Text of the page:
He applied the “Page 99 Test” to his new book, Kristallnacht 1938, and reported the following:
My book offers a new synthesis of the November 1938 Pogrom against the Jews of Germany, an event known as the "Kristallnacht," or "night of broken glass." This pogrom was the single instance of large-scale, public, and organized physical violence against Jews inside Germany before the Second World War. It unfolded in the open, in hundreds of German communities, even those with very few Jewish residents, and took place partly in broad daylight. It led to the deaths of hundreds of Jews, the arrest of 30 thousand Jewish men and their transfer to concentration camps, and the massive destruction of Jewish personal and communal property, including, most notably, most of the country's synagogues. The pogrom inaugurated the definitive phase of so-called "Aryanization," i.e., the coerced expropriation of German Jewish property; led to a dramatic rise in applications for emigration among German Jews, further exacerbating the international Jewish refugee crisis; and intensified diplomatic tensions between Germany and other countries, which had already suffered considerably as a result of the very recent crisis over the Sudetenland region of Czechoslovakia.Read an excerpt from Kristallnacht 1938, and learn more about the book at the Harvard University Press website.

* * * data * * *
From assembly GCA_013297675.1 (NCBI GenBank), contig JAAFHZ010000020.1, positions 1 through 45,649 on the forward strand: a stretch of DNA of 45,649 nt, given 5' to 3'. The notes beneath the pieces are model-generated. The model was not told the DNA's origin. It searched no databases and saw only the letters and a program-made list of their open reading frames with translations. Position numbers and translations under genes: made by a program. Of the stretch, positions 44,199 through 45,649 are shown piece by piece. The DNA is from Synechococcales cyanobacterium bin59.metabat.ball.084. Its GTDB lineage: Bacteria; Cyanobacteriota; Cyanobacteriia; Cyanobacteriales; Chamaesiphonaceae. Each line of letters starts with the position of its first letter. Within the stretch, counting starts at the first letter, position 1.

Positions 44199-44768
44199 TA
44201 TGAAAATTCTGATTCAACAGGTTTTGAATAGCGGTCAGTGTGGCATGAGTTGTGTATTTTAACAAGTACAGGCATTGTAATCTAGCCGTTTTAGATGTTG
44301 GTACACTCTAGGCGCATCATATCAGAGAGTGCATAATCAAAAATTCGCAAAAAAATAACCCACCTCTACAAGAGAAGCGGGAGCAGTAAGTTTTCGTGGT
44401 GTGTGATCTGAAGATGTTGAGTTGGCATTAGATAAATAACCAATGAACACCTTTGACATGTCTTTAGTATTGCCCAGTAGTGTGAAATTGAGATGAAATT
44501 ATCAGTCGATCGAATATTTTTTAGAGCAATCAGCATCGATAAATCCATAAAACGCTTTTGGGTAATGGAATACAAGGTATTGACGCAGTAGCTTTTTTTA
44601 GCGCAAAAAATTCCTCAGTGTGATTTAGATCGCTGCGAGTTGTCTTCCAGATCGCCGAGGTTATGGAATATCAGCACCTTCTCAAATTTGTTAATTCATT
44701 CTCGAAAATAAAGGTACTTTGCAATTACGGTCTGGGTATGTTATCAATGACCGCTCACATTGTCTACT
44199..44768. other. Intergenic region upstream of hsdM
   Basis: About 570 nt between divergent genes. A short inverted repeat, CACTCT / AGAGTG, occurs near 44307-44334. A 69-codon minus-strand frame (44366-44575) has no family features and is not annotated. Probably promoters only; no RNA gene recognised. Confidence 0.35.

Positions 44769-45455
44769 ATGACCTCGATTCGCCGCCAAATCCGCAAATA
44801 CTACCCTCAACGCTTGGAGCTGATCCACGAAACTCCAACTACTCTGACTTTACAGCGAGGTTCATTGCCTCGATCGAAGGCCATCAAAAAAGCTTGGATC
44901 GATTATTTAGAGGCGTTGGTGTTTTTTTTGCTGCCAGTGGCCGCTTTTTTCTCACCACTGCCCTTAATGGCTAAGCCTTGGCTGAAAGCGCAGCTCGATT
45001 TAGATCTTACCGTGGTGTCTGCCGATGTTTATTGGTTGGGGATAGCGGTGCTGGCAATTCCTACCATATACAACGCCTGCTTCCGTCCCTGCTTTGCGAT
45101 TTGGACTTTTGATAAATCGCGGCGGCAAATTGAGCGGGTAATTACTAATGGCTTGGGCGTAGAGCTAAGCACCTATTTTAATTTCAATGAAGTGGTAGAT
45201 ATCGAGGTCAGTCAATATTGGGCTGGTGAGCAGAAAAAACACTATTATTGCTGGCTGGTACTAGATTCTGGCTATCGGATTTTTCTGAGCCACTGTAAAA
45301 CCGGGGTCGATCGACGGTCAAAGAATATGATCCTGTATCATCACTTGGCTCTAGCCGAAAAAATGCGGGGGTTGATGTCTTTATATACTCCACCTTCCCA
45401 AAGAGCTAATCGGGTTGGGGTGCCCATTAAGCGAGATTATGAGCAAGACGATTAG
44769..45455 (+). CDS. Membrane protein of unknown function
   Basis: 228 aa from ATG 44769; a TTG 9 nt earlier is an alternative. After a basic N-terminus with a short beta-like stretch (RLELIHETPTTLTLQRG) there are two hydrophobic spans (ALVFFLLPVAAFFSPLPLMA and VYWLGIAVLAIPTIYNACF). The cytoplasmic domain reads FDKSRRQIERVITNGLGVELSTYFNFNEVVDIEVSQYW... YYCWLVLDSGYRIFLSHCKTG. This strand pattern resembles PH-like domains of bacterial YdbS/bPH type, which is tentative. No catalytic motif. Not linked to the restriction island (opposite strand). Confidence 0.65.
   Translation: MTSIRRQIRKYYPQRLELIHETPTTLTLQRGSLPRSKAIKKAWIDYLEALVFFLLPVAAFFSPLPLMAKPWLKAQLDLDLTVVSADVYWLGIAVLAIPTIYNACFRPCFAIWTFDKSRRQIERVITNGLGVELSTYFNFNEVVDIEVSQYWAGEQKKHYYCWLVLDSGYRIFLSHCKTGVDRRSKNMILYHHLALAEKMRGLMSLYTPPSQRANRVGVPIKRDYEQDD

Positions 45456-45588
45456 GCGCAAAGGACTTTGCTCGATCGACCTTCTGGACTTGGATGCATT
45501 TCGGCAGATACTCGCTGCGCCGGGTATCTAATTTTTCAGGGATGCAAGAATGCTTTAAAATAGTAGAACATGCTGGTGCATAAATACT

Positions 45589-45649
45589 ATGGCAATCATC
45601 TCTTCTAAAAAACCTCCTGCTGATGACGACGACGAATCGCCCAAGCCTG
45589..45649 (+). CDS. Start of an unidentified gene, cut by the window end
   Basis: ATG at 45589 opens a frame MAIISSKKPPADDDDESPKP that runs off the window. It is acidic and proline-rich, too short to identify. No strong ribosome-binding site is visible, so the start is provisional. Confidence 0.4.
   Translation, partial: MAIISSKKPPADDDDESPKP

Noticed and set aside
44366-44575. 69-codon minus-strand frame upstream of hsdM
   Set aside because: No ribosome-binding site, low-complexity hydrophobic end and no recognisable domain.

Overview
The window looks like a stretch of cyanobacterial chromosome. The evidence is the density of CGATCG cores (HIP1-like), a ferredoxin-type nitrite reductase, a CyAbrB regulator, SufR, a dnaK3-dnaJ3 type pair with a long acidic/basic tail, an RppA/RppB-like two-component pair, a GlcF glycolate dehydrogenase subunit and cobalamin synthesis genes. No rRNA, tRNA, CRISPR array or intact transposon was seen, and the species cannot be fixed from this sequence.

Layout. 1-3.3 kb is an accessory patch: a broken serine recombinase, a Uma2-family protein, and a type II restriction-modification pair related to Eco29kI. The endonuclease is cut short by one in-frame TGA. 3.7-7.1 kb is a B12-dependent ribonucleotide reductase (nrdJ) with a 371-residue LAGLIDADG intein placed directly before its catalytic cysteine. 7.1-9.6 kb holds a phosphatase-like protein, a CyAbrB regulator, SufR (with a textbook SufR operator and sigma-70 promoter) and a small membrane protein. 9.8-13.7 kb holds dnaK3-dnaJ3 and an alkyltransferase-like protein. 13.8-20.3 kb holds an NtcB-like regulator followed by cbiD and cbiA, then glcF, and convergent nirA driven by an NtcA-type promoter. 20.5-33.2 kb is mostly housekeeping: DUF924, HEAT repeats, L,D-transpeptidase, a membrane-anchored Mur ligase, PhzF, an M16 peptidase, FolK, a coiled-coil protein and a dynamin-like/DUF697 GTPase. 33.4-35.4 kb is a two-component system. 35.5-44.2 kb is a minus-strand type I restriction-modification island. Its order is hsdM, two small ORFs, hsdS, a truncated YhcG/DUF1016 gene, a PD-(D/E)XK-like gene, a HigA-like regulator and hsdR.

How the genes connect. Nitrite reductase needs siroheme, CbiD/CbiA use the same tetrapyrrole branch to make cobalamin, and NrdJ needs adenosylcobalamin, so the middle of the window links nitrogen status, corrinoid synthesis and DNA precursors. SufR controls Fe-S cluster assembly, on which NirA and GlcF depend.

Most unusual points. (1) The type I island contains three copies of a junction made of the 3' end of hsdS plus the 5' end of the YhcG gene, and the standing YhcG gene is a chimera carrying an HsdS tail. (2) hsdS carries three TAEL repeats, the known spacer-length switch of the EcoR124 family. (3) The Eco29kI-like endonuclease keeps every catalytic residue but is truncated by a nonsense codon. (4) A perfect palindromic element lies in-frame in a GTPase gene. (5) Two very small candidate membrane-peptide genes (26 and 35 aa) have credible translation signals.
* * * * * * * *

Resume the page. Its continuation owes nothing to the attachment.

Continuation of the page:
Page 99 of the book describes a meeting between Adolf Hitler and Propaganda Minister Joseph Goebbels over lunch in Munich on November 10, 1938, at a moment when antisemitic violence was still raging in many parts of Germany. Hitler affirmed his approval of the violence, but also instructed Goebbels to issue a statement calling for the pogrom to cease. This passage does not reflect the main focus or interpretive thrust of the book, which has more to do with the participation in the violence by "ordinary" Germans than with the actions of the country's leaders. But the passage does reinforce an important (if not entirely original) point made in the book: Hitler played a very direct and decisive role in the decision to unleash the pogrom, as well as in the decision to call an end to it. This point is significant because it was longed believed that Goebbels, and not Hitler, had been the Nazi official most responsible for the pogrom. It is worth mentioning that the conversation between Hitler and Goebbels described on page 99 was reconstructed from the diary of Joseph Goebbels. This relevant entry is contained in a segment of the diary that had been locked away in a Soviet archive for decades after 1945, and which was published only in 1998.